Here is an interesting take on the whole psychiatric drug trend, appearing in the Journal of Psychotherapy in Australia (Frances, 2013):

“In this extract from his new book, Saving Normal, Allen Frances, Chair of the DSM-IV Task Force, warns that mislabeling everyday problems as mental illness has shocking implications for individuals and society: stigmatising a healthy person as mentally ill leads to unnecessary, harmful medications, the narrowing of horizons, misallocation of medical resources, and draining of the budgets of families and the nation. We also shift responsibility for our mental well-being away from our own naturally resilient and self-healing brains, which have kept us sane for hundreds of thousands of years, and into the hands of ‘Big Pharma’, who are reaping multi-billion-dollar profits.”

Appearing in the journal Nursing Ethics, here’s an even more damning take from medical professional perspectives (Barker, 2012):

“The enduring psychiatric myth is that particular personal, interpersonal and social problems in living are manifestations of ‘mental illness’ or ‘mental disease’, which can only be addressed by ‘treatment’ with psychiatric drugs. Psychiatric drugs are used only to control ‘patient’ behaviour and do not ‘treat’ any specific pathology in the sense understood by physical medicine. Evidence that people, diagnosed with ‘serious’ forms of ‘mental illness’ can ‘recover’, without psychiatric drugs, has been marginalized by drug-focused research, much of this funded by the pharmaceutical industry. The pervasive myth of psychiatric drugs dominates much of contemporary ‘mental health’ policy and practice and raises discrete ethical issues for nurses who claim to be focused on promoting or enabling the ‘mental health’ of the people in their care.”

People need to understand that there’s damning evidence, which is well-cited, showing that both psychology and psychiatry are using junk science in much of their research and practice areas. This becomes especially problematic when the medical arm of psychiatry begins to use junk science to treat patients. One could cite journals all day long that detail these facts, but there will be some that refuse to accept the truth. Many people have been impacted by junk science, as evident from the massive lawsuits won, and there is an overprescription epidemic – the direct result of junk science and associated marketing pressures. Since junk science hurts real people, it was complementary to include some of their stories in this article. You will see some links to various interviews where people describe the hell junk science put them through. People need to see what junk science does and just how out of control things can get.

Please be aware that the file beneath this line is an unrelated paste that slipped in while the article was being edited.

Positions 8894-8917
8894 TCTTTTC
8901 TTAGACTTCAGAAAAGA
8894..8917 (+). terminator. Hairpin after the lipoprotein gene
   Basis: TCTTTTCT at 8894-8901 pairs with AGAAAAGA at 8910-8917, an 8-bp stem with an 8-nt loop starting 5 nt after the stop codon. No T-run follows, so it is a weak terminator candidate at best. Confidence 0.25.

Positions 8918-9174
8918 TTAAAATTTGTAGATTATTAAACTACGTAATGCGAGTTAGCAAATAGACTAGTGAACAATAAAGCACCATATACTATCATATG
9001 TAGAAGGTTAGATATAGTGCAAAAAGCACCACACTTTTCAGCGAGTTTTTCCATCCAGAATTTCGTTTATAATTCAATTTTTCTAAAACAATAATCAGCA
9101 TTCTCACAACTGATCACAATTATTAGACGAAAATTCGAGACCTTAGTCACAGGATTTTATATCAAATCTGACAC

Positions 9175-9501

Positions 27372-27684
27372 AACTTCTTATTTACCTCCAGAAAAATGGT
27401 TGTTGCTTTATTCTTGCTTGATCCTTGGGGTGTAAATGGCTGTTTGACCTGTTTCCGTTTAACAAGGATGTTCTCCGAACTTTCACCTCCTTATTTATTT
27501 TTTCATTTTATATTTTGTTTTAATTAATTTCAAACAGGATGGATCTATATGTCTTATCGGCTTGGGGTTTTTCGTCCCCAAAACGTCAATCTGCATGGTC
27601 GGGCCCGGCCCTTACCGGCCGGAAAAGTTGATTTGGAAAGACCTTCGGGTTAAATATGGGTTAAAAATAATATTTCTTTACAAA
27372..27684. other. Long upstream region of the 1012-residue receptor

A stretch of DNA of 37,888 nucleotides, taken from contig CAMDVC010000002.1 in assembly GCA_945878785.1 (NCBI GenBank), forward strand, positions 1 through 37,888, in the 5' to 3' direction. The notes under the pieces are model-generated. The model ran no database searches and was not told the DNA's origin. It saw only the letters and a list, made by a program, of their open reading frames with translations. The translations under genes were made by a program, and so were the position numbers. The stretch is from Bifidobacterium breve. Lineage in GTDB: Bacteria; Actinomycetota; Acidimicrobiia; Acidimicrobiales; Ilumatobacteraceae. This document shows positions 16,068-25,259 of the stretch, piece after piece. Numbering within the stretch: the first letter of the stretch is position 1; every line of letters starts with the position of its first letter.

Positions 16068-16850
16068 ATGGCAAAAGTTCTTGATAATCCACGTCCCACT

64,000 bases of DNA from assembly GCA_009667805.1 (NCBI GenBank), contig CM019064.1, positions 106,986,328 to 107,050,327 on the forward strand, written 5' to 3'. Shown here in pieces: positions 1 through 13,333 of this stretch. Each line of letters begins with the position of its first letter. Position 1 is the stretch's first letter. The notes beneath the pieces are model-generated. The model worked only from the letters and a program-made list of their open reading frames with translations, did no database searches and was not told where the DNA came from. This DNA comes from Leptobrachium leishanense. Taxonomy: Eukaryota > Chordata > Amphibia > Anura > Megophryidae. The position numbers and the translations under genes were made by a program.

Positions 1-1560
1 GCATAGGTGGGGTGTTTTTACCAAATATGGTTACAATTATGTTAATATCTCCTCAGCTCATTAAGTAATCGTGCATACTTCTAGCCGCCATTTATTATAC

Junk Science

There is a heated debate between various scientists and psychology figures, after several researchers published data that questioned the validity of psychological research. A major part of sound science is that legitimate research must be reproducible. In order to be considered “science” or “scientific” research (or practice of something) must have all of these key elements of the scientific method: (1) observable evidence/data, (2) a testable theory with the ability to verify/reproduce results/confirm on it a consistent basis, (3) predictability, (4) quantifiability, and (5) clearly defined terminology. This is why there was a right/wrong answer on your high school physics test. It’s not about how you feel (subjectivity), it’s about the scientific method, evidence, facts, empirical data, demonstrable results, verification, consistent replication, etc. (objectivity).

Psychology has a significant reproducibility crisis. Scientists say, if you can’t consistently reproduce your research, it isn’t science. Similarly, the psychiatry field has its own problems as demonstrated in several court cases, research findings, and remarks from our nation’s top scientists. These two industries seem to have a growing problem with junk science and false findings.

A recent 2015 large study was published in the journal Science (also appearing in Nature), titled “Estimating the Reproducibility of Psychological Science.” Similar to other research (Yong, 2012), it found that most psychological research could not be reproduced. In science, it’s called junk. These papers highlight the problem with biases, subjective methods, and tweaked findings in the positive direction. Serious concern is mounting about the reproducibility of research findings, especially in medical journals that claim their content is grounded in evidence-based medicine.

“For years there has been concern about the reproducibility of scientific findings, but little direct, systematic evidence. This project is the first of its kind and adds substantial evidence that the concerns are real and addressable,” said Brian Nosek, professor of psychology at the University of Virginia in Charlottesville, who led the study.

The study has caused ruffled feathers in the psychology community, which was quick to write off the claims of this research project, using the excuse of “the researchers didn’t understand context so that’s why they couldn’t reproduce results.” That’s a pathetic attempt to disregard such damning evidence of serious flaws in psychology today.